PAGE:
Final rule puts ACOs on accelarated track to two-sided risk
CMS ramped up risk-sharing for accountable care organizations (ACO) in a final rule published December 31, 2018. The final rule makes significant changes to the Medicare Shared Savings Program (MSSP) and will reduce the amount of time ACOs can stay in one-sided risk models. The final rule’s accelerated risk-sharing models go into effect February 14.
Currently, ACOs can choose between three financial models. In 2018, 82% of ACOs entered and chose to maximize the allowed time under Track 1, a one-sided, shared savings-only model, according to CMS’ data. Under Track 1, ACOs receive a share of any savings under their benchmark but do not have to pay back a share of any spending over their benchmark. Participation in Tracks 2 and 3, two-sided risk models that progressively increase the amount of financial risk ACOs take on, has declined or remained relatively modest. Track 1+, a time-limited Innovation Center model that began on January 1, 2018, was based on Track 1 but incorporated more limited downside risk. CMS believes that Track 1+ showed that offering a lower-risk, two-sided model is an effective method to increase the rate at which ACOs take on greater performance-based risk.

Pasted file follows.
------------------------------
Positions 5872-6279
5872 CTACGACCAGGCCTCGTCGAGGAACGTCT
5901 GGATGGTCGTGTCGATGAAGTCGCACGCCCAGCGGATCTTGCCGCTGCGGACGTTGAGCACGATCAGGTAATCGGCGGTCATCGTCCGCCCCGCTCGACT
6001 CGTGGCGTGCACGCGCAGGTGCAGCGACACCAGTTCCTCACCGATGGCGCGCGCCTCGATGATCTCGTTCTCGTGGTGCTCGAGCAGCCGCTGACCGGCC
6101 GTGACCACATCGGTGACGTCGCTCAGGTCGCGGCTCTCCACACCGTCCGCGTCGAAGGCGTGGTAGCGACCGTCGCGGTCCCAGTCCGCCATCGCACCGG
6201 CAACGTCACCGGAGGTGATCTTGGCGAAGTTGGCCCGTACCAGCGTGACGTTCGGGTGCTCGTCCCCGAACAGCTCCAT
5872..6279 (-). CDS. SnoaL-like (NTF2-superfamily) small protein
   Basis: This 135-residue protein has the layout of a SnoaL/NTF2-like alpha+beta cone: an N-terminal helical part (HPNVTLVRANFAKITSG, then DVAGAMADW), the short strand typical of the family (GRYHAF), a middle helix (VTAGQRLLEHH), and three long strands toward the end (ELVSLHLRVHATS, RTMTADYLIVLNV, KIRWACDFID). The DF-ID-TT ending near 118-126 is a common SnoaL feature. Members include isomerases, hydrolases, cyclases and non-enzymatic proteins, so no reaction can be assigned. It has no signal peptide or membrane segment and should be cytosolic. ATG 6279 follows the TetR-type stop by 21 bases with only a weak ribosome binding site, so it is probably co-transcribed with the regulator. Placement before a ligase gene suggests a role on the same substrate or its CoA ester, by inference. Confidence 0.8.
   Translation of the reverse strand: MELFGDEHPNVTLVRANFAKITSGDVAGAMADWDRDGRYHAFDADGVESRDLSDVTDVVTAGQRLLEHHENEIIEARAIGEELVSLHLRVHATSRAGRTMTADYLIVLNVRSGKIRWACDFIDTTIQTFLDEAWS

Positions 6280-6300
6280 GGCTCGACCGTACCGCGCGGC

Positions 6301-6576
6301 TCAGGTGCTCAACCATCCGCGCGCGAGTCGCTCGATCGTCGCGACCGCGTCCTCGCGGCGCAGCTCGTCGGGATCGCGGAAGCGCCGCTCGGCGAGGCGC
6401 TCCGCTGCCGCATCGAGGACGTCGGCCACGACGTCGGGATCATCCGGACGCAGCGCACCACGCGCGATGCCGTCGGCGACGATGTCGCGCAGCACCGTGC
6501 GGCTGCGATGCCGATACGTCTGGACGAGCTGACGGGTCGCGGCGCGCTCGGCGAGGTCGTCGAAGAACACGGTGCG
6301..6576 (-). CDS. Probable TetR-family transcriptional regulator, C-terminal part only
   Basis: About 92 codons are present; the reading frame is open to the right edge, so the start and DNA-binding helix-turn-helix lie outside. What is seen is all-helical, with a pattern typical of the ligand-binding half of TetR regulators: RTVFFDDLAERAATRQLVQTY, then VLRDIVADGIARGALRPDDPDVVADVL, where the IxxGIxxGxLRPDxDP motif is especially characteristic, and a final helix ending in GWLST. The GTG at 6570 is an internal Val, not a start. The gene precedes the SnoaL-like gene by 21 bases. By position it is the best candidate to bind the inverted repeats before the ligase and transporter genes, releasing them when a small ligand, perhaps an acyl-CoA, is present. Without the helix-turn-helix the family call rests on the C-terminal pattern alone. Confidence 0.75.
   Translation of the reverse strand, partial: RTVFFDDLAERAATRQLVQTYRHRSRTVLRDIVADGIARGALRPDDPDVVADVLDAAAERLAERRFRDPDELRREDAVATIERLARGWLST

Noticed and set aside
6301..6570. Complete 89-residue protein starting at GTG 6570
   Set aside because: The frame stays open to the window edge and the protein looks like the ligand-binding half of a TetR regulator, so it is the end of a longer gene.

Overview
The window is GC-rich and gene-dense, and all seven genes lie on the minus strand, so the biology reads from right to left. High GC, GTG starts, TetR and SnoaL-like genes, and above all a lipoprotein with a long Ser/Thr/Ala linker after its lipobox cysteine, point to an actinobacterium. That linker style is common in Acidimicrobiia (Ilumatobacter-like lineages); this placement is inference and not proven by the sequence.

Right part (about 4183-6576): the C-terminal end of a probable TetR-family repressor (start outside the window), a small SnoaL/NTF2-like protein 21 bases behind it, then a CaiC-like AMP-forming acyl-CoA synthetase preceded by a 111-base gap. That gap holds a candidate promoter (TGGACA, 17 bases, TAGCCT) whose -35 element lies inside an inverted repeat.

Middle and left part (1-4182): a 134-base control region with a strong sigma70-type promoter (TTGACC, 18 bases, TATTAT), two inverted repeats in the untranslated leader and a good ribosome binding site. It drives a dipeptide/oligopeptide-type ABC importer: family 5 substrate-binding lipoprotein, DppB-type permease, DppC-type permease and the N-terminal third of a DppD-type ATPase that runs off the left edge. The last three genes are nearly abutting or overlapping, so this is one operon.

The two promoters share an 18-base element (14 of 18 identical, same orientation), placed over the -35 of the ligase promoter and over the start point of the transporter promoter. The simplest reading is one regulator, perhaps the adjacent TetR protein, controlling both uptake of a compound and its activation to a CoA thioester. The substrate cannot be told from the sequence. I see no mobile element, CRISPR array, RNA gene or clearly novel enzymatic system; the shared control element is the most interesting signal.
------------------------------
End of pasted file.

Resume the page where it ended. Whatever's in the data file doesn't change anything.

In addition, while ACOs in two-sided risk models have successfully reduced Medicare spending while advancing the quality of care provided, one-sided risk ACOs increased Medicare spending relative to their benchmarks.
The final rule addresses these issues by limiting the amount of time ACOs can remain in one-sided risk models and revising how it shares savings with ACOs that do not take on financial risk. New physician-led, or low-revenue, ACOs will be allowed to remain in a one-sided risk model for three years, down from six. All other ACOs will be permitted only one year before they must share financial risk. Rural, physician-led ACOs have been more successful at controlling costs than hospital-led ACOs, Seema Verma, administrator of CMS, said in a December 21, 2018, blog post. By permitting physician-led ACOs to remain in one-sided risk models longer, CMS believes it will foster competition, allow more physician practices to remain independent, and ensure that all ACOs generate savings, she added.